Earlier this week I did an overnighter in Zaleski State Forest in Ohio. In the past I've hiked the Southern Loop in a single day (~10 miles) and also done a couple of overnighters by just hiking in to the closest campsite (about 2 miles in) and then hiking back out. This time I planned to hike the first six miles, camp, and hike out the next morning.
The big challenge for me this time was that this was my first "winter" hammock camping (or any real winter camping -- unless you include one night cowboy camping with a friend in the woods on the family farm). So, this trip was a chance to get out in the backcountry and test out my rig and my skills and my fortitude -- which weren't tested in the same way with my back yard trial runs.
Things went pretty well. Despite rain almost the whole 6 mile hike in, it was a pleasurable walk to Camp D. Once getting dry and making some hot soup, I got my Hennessy hex tarp set up and my ENO-DN set up under it. I also used my poncho/tarp to add additional coverage on one side. Shortly thereafter the wind and rain picked up again and the thunder and lightening began. (Yeah, I know, doesn't sound much like winter...)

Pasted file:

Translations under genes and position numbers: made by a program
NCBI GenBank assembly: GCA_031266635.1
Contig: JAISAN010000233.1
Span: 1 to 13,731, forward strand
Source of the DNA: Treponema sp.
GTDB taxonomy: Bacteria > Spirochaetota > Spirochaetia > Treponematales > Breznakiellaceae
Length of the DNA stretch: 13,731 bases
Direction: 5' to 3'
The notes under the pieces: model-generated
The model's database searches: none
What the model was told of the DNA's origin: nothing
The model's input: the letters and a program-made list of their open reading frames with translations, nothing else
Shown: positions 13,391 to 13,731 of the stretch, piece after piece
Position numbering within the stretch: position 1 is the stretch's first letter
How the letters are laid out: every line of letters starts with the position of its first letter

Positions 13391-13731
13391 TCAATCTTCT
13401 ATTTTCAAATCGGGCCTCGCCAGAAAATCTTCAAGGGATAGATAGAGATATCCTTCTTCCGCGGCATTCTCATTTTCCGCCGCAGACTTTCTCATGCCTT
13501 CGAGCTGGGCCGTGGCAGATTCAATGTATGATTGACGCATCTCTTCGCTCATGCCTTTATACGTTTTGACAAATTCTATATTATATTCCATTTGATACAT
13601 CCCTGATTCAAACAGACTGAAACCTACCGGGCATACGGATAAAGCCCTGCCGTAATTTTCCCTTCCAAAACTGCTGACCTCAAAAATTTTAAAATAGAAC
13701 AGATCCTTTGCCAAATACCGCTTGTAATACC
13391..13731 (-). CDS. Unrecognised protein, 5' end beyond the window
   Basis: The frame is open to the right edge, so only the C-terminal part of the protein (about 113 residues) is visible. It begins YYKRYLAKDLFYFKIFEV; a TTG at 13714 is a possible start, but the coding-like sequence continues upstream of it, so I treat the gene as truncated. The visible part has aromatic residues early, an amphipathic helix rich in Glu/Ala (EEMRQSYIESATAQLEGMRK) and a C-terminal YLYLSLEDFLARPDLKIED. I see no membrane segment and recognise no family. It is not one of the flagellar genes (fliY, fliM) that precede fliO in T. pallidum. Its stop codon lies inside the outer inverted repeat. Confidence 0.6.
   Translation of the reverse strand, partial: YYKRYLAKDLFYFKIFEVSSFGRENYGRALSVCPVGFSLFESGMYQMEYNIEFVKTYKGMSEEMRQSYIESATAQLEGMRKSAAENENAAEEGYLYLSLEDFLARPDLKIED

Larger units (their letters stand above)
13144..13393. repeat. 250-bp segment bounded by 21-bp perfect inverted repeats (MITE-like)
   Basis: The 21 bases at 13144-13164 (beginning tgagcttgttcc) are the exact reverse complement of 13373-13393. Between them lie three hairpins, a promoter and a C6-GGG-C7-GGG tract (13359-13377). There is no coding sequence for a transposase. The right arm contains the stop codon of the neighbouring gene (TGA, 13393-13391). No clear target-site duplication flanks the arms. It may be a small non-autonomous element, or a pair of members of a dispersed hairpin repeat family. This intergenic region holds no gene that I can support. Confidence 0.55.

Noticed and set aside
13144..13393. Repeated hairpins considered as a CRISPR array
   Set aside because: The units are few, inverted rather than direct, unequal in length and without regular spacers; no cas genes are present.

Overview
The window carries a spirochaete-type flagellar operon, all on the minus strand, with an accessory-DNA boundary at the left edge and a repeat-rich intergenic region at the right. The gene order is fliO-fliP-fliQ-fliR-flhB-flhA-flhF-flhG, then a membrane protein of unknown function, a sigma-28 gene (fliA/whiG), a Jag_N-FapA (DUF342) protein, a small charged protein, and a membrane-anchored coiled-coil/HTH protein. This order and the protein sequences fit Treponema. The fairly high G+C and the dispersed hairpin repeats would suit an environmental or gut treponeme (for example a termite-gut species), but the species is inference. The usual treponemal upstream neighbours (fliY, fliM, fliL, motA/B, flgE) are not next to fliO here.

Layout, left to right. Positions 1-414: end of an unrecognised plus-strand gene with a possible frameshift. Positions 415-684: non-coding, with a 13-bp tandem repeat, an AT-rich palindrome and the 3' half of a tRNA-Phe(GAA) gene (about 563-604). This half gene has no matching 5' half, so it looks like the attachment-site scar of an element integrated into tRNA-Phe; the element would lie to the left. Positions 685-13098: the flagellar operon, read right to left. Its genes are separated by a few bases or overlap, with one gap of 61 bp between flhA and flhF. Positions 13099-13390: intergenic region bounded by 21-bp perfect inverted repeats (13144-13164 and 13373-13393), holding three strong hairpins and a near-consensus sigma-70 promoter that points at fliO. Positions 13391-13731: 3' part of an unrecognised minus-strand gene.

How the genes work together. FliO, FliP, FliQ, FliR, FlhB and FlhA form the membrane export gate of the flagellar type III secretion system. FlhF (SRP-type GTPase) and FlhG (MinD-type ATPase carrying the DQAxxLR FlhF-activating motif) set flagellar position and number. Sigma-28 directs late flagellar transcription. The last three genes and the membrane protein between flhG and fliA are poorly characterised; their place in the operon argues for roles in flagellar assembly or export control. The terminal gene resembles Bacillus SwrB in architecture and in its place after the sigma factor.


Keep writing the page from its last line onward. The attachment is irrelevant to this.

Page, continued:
Unfortunately, I soon learned that I should have paid more attention to how well I'd set up my hammock. Once I settled into it when the rain hit hard again, it became clear that I'd hung it too low to the ground and my Jarbidge underquilt was touching the (very wet) ground when I was in the hammock. Not good, but I wasn't able to adjust the hammock suspension from under the tarp given how I'd set things up. And, I'd taken off all my wet clothes and was wearing my only dry clothes that I didn't want to get soaked because the temps were dropping.
My solution? In the short term, I put my rain coat on the ground between my underquilt and the ground, hoping to keep the UQ as clean and dry as possible. Later, when the rain slowed down, I re-rigged both the tarp and hammock.
After that, it was a pretty uneventful night. I stayed much warmer than I had anticipated (I'm a cold sleeper) with 38 degree temps and wind and wet. In fact, I left about half my intended nighttime insulation (winter jacket, extra pants and socks, sleeping pad) in my pack.
The hike out the next day was a bit of a disappointment with a trail reroute due to logging. But, overall a successful trip during which I learned a lot about my gear and set up -- and I can't wait to do it again. Just a few pictures below.
It was ... wet.
My attempt to use my poncho as tarp doors to keep out the wind-blown rain when the wind shifted.
Wide shot of camp.
Surviving the night.
And a scenery shot.